Digitality and Intent

I gave a two-person talk with Nan Z. Da last fall at U. Michigan on the theme of "Digitality and Intent." Here is my text for the talk, slightly revised and expanded.

In prepping for this event, Nan and I decided on the theme of "Digitality and Intent" as a way to address one of the hard problems in computational approaches to literary study, namely the relationship between measured textual features and human intentionality. So let me begin by adopting the naive posture: what does "intent" mean? I propose to think about intent along three different lines.

In the context of digital inscription, intent might first appear as measurable qualities of users. One might pose the question "what is a user's intent?" And the answer typically revolves around the notion of features. A feature is simply some differential that is measurable. And the assumption among engineers is that these features inscribe user intent; the features are authorship in some basic sense. I stress that features really are any kind of differential whatsoever -- provided the differential can be positively measured. In mathematical terms, intent might be inscribed as a vector (or set of vectors), given that vectors are a simple way to register a differential. (Vectors are taught in school as having "a direction and a magnitude," although most computer languages store vectors simply as a pair of two points, starting point and ending point, which accomplishes the same thing.) And I still think McKenzie Wark wrote the definitive theoretical book on this, with her A Hacker Manifesto (2004), which elaborates the concepts of vector and vectoralist.

Given these features captured as measurement vectors, data science is often described as a "multidimensional" science. After all, a dimension is just an axis on which to measure. So if you have 17 measurement axes, you have 17 vectors, and you have a 17-dimensional space. This might not make much intuitive sense to everyday human experience, but a 17-dimensional space is completely normal in data science, just as an 88-dimensional space is normal in piano sheet music. The recent success of AI has a lot to do with these kinds of high-dimensional spaces (and the Linear Algebra necessary to calculate and transform them). Of course there are many problems with this approach, which I will merely hint at without attempting to resolve: Are you measuring accurately? Is your measurement model distorted by unwanted biases? Do measurements (no matter how complex and nuanced) effectively capture users' intent? Continue reading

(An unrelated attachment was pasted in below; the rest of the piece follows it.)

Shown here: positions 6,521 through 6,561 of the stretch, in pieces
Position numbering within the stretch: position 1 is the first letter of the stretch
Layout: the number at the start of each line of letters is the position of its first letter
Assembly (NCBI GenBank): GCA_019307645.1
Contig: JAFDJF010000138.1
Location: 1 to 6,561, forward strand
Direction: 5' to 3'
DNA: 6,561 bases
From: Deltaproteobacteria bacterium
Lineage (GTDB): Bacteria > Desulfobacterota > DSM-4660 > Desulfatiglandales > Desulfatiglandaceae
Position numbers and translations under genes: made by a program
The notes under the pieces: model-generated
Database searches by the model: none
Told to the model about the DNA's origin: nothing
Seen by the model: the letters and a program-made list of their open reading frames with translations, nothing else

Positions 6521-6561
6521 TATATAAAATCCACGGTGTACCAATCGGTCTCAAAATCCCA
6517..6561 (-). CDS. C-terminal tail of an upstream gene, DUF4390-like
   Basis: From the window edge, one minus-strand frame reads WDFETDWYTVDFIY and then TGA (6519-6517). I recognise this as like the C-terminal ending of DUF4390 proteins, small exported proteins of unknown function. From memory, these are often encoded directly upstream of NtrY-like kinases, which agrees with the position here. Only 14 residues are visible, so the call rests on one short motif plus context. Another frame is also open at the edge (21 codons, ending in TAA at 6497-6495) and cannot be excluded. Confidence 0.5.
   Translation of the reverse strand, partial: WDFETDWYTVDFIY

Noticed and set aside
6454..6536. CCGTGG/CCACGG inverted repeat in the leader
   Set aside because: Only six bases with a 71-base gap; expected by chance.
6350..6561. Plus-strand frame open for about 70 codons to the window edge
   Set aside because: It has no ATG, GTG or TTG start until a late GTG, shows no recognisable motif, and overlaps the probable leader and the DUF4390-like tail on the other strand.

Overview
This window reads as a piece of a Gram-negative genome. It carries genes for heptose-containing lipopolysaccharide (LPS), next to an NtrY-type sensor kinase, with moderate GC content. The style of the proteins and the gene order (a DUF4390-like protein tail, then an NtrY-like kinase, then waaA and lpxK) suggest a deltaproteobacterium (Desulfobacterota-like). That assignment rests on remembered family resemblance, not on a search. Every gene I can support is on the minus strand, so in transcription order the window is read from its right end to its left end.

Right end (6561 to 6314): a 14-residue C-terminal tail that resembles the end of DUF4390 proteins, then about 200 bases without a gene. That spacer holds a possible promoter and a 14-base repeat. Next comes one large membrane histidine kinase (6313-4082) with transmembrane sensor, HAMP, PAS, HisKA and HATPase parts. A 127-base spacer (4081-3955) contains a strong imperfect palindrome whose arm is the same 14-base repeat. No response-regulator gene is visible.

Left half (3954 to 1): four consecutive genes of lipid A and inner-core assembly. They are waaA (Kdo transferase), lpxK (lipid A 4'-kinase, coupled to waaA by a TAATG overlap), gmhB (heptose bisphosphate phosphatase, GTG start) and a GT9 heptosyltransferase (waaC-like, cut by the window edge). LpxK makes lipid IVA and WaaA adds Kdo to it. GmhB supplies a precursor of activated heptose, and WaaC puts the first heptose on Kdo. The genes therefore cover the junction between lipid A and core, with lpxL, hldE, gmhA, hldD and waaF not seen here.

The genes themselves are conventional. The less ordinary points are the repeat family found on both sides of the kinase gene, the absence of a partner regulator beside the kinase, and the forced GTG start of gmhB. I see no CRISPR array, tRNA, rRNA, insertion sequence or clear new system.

Martin Hägglund's "This Life: Secular Faith and Spiritual Freedom"

It's a great book, worthy of all the attention it's getting. I don't have a coherent assessment or review, but here are some disorganized thoughts about the book, in no particular order...

Despite never discussing Heidegger, this is essentially a Heidegger book. The themes are all there: finitude; an ethics of care; the human being as the one who questions after its own being; our relation to death; an orientation toward time ("the secular"). Surprisingly there are only two or three references to Heidegger, all in footnotes, one note divulging that Hägglund's next book will explicitly address Heidegger's Being and Time. Continue reading

Normal Science

A prediction... we're entering a new phase of normal science. I expect this to last a decade or more.